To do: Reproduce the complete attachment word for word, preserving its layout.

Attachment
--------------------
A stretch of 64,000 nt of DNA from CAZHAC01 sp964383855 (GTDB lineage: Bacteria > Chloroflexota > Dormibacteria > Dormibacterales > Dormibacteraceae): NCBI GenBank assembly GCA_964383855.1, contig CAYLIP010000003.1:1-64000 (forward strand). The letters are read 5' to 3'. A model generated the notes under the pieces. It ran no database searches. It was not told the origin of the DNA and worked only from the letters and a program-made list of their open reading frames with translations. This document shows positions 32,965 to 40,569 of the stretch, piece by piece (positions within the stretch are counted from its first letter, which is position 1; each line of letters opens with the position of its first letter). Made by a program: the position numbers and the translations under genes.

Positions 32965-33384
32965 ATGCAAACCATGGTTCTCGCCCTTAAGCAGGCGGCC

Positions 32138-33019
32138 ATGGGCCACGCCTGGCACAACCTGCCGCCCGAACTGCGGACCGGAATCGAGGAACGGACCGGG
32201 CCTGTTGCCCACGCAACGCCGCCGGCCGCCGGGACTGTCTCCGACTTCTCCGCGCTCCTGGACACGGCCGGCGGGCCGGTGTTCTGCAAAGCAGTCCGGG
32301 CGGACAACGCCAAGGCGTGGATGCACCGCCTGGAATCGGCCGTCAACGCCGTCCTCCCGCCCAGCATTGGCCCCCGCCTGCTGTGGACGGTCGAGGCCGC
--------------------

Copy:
A stretch of 64,000 nt of DNA from CAZHAC01 sp964383855 (GTDB lineage: Bacteria > Chloroflexota > Dormibacteria > Dormibacterales > Dormibacteraceae): NCBI GenBank assembly GCA_964383855.1, contig CAYLIP010000003.1:1-64000 (forward strand). The letters are read 5' to 3'. A model generated the notes under the pieces. It ran no database searches. It was not told the origin of the DNA and worked only from the letters and a program-made list of their open reading frames with translations. This document shows positions 32,965 to 40,569 of the stretch, piece by piece (positions within the stretch are counted from its first letter, which is position 1; each line of letters opens with the position of its first letter). Made by a program: the position numbers and the translations under genes.

Positions 32965-33384
32965 ATGCAAACCATGGTTCTCGCCCTTAAGCAGGCGGCC

Positions 32138-33019
32138 ATGGGCCACGCCTGGCACAACCTGCCGCCCGAACTGCGGACCGGAATCGAGGAACGGACCGGG
32201 CCTGTTGCCCACGCAACGCCGCCGGCCGCCGGGACTGTCTCCGACTTCTCCGCGCTCCTGGACACGGCCGGCGGGCCGGTGTTCTGCAAAGCAGTCCGGG
32301 CGGACAACGCCAAGGCGTGGATGCACCGCCTGGAATCGGCCGTCAACGCCGTCCTCCCGCCCAGCATTGGCCCCCGCCTGCTGTGGACGGTCGAGGCCGC